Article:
In the garden


In fall, gardeners often start thinking about perennials either because they want to add additional plants to their gardens or because they need to take at least some of them out of their garden beds.

Perennials are plants that don’t die after one season but continue to live year after year. The category actually includes trees, shrubs, lawns, hardy bulbs, some vegetables and houseplants, and a large number of plants that are grown for their ornamental flowers or foliage. Many of these ornamentals are called “herbaceous perennials,” meaning the tops of the plants die in fall and come up again in spring.

Plants that live through the winter are “hardy.”

Many people plant perennials thinking they can save themselves a lot of work in the future. Plant them once, and they’ll continue to come up. But perennials are not maintenance-free. They typically require feeding, staking, and cutting back after they bloom. Periodically, many of them also need to be dug up and divided.

“Usually I wait until we’ve had a heavy frost to start putting my garden to bed,” says Henrico Master Gardener Erica Gilliam.

Gilliam says she cuts some plants in her garden back while leaving others. “”It’s nice to get your garden cleaned up and looking better,” says Gilliam, “But I leave some things up like the purple coneflowers because the birds eat them.”

Gilliam also divides some of her perennials in fall, but tends to wait until spring for most. “The plants are smaller in spring, so it’s easier,” she says.

Perennials should be divided when they are dormant, according to the Virginia Cooperative Extension publication “Perennials: Culture, Maintenance and Propagation,” either “just before a new season of growth, or in the fall so they can become established before the ground freezes.”

Gilliam often shares plants with friends. “I’ve always heard that if you divide your plants and give them away to your friends, you can always go back to them if you lose your original plant,” she says.

“My friends shared a lot of plants with me,” says Gilliam. “In the first years, I used to have teas in my garden so my friends could come over and see their babies growing here.”

Gilliam calls her garden a “colonial friendship cutting-garden,” partly because many of the plants were given to her by friends, and partly because friends helped inspire the design.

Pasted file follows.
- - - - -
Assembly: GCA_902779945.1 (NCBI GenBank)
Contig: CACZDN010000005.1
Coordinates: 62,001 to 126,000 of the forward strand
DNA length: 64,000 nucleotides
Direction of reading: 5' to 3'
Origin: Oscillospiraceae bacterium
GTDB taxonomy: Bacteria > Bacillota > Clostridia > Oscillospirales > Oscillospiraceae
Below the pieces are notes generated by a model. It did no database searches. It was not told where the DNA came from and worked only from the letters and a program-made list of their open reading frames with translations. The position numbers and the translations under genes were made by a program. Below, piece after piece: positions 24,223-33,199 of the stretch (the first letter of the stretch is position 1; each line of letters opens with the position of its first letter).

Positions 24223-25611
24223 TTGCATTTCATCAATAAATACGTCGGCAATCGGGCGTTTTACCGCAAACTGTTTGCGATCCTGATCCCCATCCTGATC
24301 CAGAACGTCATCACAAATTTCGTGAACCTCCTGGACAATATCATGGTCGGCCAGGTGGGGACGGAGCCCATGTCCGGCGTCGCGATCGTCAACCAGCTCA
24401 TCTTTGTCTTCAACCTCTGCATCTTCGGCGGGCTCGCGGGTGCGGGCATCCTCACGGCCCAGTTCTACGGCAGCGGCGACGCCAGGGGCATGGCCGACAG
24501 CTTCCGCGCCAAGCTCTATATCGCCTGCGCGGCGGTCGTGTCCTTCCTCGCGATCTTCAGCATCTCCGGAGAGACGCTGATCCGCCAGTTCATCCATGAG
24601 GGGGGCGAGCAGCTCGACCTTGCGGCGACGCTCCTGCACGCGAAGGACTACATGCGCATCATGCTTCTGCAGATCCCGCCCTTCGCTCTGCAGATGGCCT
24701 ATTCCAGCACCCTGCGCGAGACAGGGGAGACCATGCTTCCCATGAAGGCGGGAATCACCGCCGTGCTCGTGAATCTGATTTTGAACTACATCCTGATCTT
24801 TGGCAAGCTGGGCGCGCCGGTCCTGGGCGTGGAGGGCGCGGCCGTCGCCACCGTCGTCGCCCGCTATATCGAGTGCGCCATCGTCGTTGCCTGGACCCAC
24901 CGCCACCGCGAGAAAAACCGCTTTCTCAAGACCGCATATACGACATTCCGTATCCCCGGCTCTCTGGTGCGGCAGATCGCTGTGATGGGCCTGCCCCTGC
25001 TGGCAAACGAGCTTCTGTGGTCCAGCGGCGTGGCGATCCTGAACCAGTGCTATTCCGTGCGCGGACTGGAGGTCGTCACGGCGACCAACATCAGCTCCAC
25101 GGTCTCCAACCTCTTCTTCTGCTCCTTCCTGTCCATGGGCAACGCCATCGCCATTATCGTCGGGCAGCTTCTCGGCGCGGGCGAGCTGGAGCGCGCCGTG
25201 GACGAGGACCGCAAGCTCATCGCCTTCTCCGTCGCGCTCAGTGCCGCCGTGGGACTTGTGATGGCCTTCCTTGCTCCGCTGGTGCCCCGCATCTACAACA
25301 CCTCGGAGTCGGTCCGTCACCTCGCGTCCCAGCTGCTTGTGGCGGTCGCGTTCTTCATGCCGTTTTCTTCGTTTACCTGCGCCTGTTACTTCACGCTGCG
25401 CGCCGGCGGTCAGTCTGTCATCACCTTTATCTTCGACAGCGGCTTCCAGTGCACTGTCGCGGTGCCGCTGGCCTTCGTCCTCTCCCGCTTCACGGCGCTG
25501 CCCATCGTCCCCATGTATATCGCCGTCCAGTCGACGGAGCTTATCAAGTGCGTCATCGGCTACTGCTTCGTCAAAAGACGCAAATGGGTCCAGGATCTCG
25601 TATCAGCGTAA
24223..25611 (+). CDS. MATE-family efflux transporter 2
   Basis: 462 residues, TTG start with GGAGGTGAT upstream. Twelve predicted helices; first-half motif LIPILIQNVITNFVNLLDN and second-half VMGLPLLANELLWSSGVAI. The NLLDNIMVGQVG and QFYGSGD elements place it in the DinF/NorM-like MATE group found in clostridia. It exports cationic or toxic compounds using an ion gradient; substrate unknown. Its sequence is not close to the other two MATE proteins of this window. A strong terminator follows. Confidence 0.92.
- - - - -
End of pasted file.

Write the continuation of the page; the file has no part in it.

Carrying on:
“When we first moved here and friends came to visit, we took them to colonial sites around the state,” says Gilliam, “and I got interested in the gardens.” She was particularly inspired by Monticello, and today her garden includes many plants that would have been found in Thomas Jefferson’s gardens interspersed with modern cultivars.

“Something is usually blooming in my garden from February to November,” says Gilliam. “I like to cut them and bring the color into the house.”

Though most perennials bloom for only a few weeks, combining plants that bloom at different times ensures continuous blooms.

Gilliam says some of the blooms in her garden also remind her of family members. “My peonies came from my mother,” she says. “And the evening primroses.”
Bail Bonds Chesterfield VA

Rock on!


The painted rocks craze is thriving in Henrico, as a walk around the grounds of local libraries and parks will demonstrate. This rock was spotted near Libbie Mill Library, and there's a slideshow of many more uniquely-painted stones on the RVA Rocks Facebook page (https://facebook.com/groups/RVARocks/).

Painting and hiding rocks is a family activity appropriate for all ages, and parents especially like the way it fosters creativity and gets kids outdoors. > Read more.

Goochland man arrested at RIC with gun


A Goochland County man was arrested at Richmond International Airport July 19 after Transportation Security Administration officers found a loaded semi-automatic handgun in the traveler’s carry-on bag.

A TSA officer detected the 9 mm caliber handgun inside the man’s carry-on bag as it entered the security checkpoint X-ray machine. The handgun was loaded with 12 bullets. > Read more.

Kansas man struck, killed while crossing West Broad Street

A 54-year-old Kansas man was struck and killed by a car while attempting to cross West Broad Street near Bethlehem Road in the Near West End at about 10:30 p.m., July 19.

Julius A. McBride of Overland Park, Kansas, was struck by a car traveling east on West Broad Street. > Read more.

Henrico Police warn citizens to ‘Take it, Lock it or Lose it’


Eastern parts of Henrico County have witnessed a recent increase in larceny from automobiles, so Henrico Police officials are spreading the word to encourage citizens to lock their vehicles.

Police are handing out and posting fliers and putting message boards in neighborhoods to educate residents.

There usually is a rise of larceny from automobiles during Christmas, spring and summer break, said Henrico Police Officer James Bupp. > Read more.

Glover to be inducted posthumously into Babe Ruth Hall of Fame


Late Brookland District Supervisor Dick Glover will be inducted into the Babe Ruth Southeast Region Hall of Fame during a ceremony Aug. 14 at RF&P Park at approximately 6:30 p.m., prior to a 14-and-under Babe Ruth World Series game. The Glen Allen Youth Athletic Association, which is hosting the World Series, made the announcement July 18. > Read more.

Henrico Business Bulletin Board

July 2017
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West Broad Village will host Movies on the Lawn starting around 9 p.m. at “The Pad” next to Aloft. The movie will be “Moana.” Bring a blanket or lawn chair. Movies will continue every other Friday throughout the summer. Admission is free. For details, visit http://www.westbroadvillage.com. Full text

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